Data has enormous potential to enhance the quality of healthcare, but unlocking that potential can be challenging. Many medical providers feel like they are swimming in data. Clinical teams are expected to chart patient data, and then chart and chart some more. With so much data coming in, it is important that teams understand how they can benefit from the information they are collecting.
In reality, there are a lot of benefits teams can take advantage of if they know how to effectively use data. Now, in the new way of healthcare, reporting quality data is required for earning reimbursements under many value-based programs. So, the financial benefits of leveraging data for quality improvement are extensive.
Pledge to put data at the forefront.
Despite the growing importance of data, many organizations continue to treat it as a secondary concern. However, healthcare facilities need to rethink the way they collect and use data. There is a difference between going through the motions and pulling pieces of data to satisfy reporting requirements versus actually giving data attention and using it to drive improvements and decisions about care.
Rather than doing the minimum work required for reporting, teams should commit to treating data as the valuable resource it is. For a lot of teams, this requires a cultural shift and breaking away from how things have always been done.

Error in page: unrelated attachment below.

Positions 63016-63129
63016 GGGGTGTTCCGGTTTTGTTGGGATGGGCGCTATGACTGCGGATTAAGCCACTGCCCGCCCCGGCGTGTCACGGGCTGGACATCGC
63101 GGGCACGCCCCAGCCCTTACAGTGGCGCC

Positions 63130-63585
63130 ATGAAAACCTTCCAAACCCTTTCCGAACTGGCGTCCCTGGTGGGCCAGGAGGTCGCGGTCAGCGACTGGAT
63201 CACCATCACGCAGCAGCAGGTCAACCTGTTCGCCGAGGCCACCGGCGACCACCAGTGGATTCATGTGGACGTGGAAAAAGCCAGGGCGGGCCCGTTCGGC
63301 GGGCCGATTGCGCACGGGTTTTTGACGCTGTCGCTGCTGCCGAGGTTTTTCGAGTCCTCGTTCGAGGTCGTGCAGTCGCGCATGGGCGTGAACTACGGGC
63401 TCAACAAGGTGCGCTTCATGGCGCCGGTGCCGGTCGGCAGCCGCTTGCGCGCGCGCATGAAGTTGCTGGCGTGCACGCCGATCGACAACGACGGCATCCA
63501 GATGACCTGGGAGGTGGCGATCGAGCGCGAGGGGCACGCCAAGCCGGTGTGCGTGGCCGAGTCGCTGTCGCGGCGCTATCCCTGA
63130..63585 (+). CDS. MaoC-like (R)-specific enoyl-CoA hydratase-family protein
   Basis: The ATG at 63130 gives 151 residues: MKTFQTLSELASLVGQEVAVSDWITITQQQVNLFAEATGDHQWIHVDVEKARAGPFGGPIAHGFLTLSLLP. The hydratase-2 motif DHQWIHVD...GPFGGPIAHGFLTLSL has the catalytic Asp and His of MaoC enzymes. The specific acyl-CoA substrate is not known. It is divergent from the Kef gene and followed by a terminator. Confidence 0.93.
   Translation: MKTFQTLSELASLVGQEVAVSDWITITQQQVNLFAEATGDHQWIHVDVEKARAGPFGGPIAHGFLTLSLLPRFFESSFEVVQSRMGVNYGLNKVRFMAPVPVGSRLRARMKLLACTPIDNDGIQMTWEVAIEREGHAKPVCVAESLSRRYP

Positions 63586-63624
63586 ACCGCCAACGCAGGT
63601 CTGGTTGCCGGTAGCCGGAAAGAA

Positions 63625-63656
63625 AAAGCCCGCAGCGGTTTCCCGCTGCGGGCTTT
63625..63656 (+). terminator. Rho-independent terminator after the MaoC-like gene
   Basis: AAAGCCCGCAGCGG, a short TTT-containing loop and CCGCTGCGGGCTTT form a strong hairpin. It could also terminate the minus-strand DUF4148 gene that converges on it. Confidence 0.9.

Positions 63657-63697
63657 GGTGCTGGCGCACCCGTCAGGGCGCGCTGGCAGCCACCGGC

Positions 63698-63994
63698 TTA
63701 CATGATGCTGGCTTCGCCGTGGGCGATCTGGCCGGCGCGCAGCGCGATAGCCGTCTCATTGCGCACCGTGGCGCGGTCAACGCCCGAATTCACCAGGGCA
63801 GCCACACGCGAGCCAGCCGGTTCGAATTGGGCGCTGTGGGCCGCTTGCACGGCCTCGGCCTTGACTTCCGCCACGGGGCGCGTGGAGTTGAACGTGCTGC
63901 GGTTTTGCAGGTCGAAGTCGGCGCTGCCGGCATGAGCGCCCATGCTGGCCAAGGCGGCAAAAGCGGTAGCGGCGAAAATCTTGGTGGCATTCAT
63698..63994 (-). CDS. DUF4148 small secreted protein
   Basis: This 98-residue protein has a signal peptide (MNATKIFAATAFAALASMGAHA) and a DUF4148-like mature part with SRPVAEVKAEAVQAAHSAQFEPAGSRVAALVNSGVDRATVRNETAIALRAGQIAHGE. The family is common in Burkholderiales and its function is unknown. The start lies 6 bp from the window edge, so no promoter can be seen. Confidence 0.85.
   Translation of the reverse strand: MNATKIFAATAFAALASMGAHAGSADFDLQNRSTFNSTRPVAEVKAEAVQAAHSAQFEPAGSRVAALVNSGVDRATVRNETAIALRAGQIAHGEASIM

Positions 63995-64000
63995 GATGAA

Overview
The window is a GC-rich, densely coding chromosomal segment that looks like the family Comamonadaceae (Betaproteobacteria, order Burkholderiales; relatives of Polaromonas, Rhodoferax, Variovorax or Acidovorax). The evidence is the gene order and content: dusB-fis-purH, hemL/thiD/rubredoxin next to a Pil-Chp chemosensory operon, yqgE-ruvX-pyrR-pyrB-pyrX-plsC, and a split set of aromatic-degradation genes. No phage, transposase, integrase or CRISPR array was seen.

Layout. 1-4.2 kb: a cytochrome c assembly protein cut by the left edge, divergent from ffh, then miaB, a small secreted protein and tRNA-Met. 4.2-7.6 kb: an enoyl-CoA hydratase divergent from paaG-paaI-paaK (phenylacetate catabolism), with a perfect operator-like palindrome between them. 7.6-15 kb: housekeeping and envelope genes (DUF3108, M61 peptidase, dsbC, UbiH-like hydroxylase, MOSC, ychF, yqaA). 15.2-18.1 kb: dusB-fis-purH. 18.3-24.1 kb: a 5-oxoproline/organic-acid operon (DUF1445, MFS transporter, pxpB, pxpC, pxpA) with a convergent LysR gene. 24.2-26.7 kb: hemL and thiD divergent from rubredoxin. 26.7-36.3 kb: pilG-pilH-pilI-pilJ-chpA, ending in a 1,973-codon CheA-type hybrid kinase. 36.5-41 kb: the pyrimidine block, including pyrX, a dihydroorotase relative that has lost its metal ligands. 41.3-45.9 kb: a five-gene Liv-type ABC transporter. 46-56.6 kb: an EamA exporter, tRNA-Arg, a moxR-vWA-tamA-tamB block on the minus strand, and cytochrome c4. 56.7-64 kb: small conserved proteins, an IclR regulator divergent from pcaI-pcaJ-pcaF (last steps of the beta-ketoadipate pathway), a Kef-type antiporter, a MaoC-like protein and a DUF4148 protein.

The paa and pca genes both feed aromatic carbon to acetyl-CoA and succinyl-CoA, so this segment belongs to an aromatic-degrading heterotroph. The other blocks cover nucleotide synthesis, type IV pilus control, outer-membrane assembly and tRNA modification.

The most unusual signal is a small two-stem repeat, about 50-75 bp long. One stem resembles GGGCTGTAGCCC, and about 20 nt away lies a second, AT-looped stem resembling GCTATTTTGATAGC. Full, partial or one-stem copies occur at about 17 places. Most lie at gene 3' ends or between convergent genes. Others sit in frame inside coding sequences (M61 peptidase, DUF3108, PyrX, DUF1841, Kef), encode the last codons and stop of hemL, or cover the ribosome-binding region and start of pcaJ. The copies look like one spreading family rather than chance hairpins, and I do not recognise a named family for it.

For the transition to a more data-centric approach to be successful, healthcare organizations must learn to rethink data at every level. Executives, managers, and other leaders must lead the charge, using their authority to place greater emphasis on data. Healthcare organizations should make a commitment to put data at the forefront, and act on that by investing time and resources into making sure data is captured correctly, optimizing EHRs and other technology, assigning data mining to a dedicated team of abstractors, and using data to guide improvement processes.
Defining clear roles for data management and quality improvement.
While everyone involved in the healthcare industry can contribute to and benefit from better use of data, this isn’t always clear to the individuals tasked with collecting data. Clinicians, for example, might not understand how the way they record data affects reporting, abstraction, and potential revenues. Likewise, managers may underestimate the amount of time, skill, and effort that data abstraction takes. As a result, this essential task might be assigned to individuals who are not equipped to tackle it successfully. Mistakes like these can undermine both the quality of data collected and an organization’s ability to use that data effectively.
To prevent these mistakes, healthcare organizations must determine what each member can add to the data collection and quality improvement process, then assign work appropriately. And, if data abstraction and management tasks can’t be covered by internal staff, teams should find an external partner that can support their efforts.
The importance of data in healthcare will only increase, as will the incentives for healthcare facilities to improve patient outcomes while saving money. The two strategies described above -- pledging to put data at the forefront, and defining clear roles for data management and quality improvement -- are important first steps for teams working to improve how they capture and use data.